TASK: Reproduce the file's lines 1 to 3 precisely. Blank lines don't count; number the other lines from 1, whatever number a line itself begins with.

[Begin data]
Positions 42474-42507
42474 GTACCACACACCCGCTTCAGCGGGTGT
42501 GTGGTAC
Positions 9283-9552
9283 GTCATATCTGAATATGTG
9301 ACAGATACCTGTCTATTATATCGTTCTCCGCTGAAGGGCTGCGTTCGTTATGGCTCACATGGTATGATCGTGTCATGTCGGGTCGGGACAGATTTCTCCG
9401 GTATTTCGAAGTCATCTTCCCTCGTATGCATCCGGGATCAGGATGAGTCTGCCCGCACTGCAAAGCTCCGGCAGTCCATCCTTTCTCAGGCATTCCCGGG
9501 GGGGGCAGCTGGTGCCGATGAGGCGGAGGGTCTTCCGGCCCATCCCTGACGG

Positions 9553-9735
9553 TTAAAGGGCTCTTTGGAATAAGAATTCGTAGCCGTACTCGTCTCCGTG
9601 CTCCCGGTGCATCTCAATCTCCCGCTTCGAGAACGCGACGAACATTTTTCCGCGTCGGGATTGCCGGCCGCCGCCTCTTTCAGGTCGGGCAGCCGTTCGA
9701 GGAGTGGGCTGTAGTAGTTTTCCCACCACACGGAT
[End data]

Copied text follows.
Positions 42474-42507
42474 GTACCACACACCCGCTTCAGCGGGTGT
42501 GTGGTAC